The book Erin and Iran edited by H.E. Chehabi (Professor of International Relations and History at the Frederick S. Pardee School of Global Studies, Boston University) and Grace Neville (Professor Emeritus of French at University College Cork) provides articles by European and North American academics examining the encounters and interactions between the Iranian and Irish (Celtic) civilizations. Readers further interested in the civilizational relations between Iran and Europa are invited to also consult the following link:
This book is the first formal academic study to explore the (hitherto largely ignored) domain of Irish-Iranian civilizational relations.
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- Publisher: Ilex Foundation/Harvard University Press
- Year of publication: 2015
- Paperback: 224 pages
- ISBN-10: 067408828X
- ISBN-13: 978-0674088283
In the first section three essays explore common elements in pre-Christian Irish and pre-Islamic Iranian mythologies, common elements that have often been pointed out by scholars of Indo-European mythology but rarely examined in detail.
[Left] A reconstruction by Brzezinski and Mielczarek (2002) of Iranian-speaking Sarmatian warriors paying their respects to a fallen comrade in Europe (circa 1st century CE) – note the ritual of thrusting the fallen comrade’s sword into the earth. [Right] a screenshot of the Excalibur sword of King Arthur thrust into the stone (Movie “Excalibur“, 1981, John Boorman). This is one of many parallels between the Arthurian legends and the mythologies of the ancient Iranians (Pictures used in Kaveh Farrokh’’s lectures at the University of British Columbia’s Continuing Studies Division).
The second section provides four essays that deal with literature topics. Among the subjects discussed are parallels between the Irish medieval romance Tristan and Isolde (Iseult) and the Parthian-era Vis and Ramin.
[Left] A Georgian miniature manuscript (Persianate style) dated to 1729 which narrates the tale of Vis and Rāmin in the Georgian language (Source: Public Domain) [Right] A 15th century medieval miniature by Évrard d’Espinques () depicting Tristan and Isolde (Iseult) on their ship-borne voyage to Cornwall (Source: Public Domain).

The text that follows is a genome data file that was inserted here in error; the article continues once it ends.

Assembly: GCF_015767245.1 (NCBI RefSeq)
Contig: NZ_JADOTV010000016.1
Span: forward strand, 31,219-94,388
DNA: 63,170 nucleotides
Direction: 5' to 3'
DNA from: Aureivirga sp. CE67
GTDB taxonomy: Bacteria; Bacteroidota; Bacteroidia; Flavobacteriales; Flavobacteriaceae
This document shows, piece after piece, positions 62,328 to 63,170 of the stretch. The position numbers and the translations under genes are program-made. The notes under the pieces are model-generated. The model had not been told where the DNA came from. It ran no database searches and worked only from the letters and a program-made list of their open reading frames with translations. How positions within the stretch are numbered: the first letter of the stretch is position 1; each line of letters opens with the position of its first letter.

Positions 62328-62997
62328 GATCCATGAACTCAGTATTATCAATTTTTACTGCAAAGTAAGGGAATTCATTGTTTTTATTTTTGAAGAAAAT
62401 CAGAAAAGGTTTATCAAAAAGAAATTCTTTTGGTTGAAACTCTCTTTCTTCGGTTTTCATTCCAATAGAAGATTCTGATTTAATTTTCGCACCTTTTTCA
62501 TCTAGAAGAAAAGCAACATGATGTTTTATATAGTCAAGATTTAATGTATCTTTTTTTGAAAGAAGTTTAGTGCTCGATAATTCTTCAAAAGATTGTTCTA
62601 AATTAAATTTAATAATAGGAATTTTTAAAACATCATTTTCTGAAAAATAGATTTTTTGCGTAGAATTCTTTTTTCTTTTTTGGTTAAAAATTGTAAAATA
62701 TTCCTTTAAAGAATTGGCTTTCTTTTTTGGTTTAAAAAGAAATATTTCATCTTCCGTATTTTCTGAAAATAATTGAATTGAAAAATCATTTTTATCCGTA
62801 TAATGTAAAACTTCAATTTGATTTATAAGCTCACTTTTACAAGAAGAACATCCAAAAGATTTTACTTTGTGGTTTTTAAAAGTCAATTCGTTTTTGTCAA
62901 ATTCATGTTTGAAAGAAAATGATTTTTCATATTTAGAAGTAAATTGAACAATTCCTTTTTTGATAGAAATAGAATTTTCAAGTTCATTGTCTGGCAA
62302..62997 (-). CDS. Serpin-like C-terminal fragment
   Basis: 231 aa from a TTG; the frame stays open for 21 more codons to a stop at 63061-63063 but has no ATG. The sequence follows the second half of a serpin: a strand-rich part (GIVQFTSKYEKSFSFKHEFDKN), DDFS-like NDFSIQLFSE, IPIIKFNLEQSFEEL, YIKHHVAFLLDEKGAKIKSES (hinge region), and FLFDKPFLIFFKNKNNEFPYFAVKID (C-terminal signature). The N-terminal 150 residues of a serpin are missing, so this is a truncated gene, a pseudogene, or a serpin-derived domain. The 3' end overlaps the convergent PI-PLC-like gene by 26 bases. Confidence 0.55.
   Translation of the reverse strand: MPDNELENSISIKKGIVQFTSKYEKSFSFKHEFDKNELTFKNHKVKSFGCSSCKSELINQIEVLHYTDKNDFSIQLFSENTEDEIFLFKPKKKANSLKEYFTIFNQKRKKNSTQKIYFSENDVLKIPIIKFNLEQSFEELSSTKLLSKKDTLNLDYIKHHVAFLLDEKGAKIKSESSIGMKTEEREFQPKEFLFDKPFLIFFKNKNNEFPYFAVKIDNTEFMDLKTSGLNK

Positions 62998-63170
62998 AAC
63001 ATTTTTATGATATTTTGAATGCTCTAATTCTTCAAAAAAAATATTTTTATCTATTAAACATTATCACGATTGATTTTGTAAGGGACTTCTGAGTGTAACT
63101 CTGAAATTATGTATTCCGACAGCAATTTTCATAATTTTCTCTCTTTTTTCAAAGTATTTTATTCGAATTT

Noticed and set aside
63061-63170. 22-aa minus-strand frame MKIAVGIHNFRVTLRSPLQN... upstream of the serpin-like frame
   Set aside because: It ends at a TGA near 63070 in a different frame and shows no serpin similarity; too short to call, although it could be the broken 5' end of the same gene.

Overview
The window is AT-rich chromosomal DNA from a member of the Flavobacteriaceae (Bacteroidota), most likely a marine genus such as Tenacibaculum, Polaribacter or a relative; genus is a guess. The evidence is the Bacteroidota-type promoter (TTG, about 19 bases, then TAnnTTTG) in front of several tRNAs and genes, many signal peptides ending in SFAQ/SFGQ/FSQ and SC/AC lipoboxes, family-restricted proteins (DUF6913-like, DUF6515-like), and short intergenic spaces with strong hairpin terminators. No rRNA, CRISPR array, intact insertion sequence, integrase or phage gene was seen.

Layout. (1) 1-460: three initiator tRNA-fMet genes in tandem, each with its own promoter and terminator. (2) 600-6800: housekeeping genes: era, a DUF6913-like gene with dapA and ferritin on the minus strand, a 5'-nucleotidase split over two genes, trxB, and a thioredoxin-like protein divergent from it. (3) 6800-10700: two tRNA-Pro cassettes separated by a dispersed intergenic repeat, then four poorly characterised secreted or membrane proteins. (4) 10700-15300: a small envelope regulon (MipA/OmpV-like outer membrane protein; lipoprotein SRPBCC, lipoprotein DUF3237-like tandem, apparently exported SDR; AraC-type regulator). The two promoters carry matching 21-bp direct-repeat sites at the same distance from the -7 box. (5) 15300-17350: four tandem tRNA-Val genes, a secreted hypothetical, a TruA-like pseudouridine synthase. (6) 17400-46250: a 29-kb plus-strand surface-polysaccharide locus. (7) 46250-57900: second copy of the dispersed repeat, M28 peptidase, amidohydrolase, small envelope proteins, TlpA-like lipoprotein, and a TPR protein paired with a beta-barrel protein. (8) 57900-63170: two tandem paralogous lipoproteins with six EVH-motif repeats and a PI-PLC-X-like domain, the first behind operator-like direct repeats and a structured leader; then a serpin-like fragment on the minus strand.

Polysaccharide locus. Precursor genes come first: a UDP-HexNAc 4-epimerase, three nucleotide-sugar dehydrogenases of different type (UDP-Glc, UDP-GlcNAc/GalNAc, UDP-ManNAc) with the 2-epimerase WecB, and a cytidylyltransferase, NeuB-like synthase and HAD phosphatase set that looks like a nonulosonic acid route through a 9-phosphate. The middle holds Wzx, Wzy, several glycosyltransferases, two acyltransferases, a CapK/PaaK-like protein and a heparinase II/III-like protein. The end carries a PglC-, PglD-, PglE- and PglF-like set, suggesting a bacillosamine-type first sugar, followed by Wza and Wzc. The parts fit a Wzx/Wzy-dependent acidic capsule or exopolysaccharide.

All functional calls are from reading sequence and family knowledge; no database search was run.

The book then draws towards the modern-era where scholars also examine Irish-Iranian parallels in 20th century novels such as Savushun (by Simin Daneshvar) and Ulysses (James Joyce).
The final section presents three travelogues from the nineteenth-century (one of these was written by an Indo-Persian voyager to Ireland with the other two written by Irish persons who went to Iran).
Readers are noted that there are also melodic parallels between classical Irish (and Celtic music in general) and classical Iranian music – see for example the clip below by the Irish-Iranian fusion musical group known as Nava:
A short music clip of Nava making their new release “Sojourns Vol.1” in Summer 2019 in Dublin produced by Tony Byrne and Recorded by Adrian Hart (Source: Nava in YouTube).
For more in Irish-Iranian cultural ties, see … “Surprising Find of Unknown Gaelic Translation of Ibn Sīna in Spine of Irish Book” …
Avicenna in Ireland: A manuscript discovery with Professor Padraig O’Machain (Source: Mediavalists in YouTube). This video outlines the amazing connection between Iranian and Irish medicine as outlined by the discovery of a medieval fragment of Ibn Sina’s (Avicenna’s) Canon of Medicine bound in a sixteenth-century Irish book. In this video, professor Pádraig O’Macháin discusses how his discovery provides physical evidence that Avicenna was known in Ireland with his works having been translated and shared in the Gaelic language. For more see Medievalists …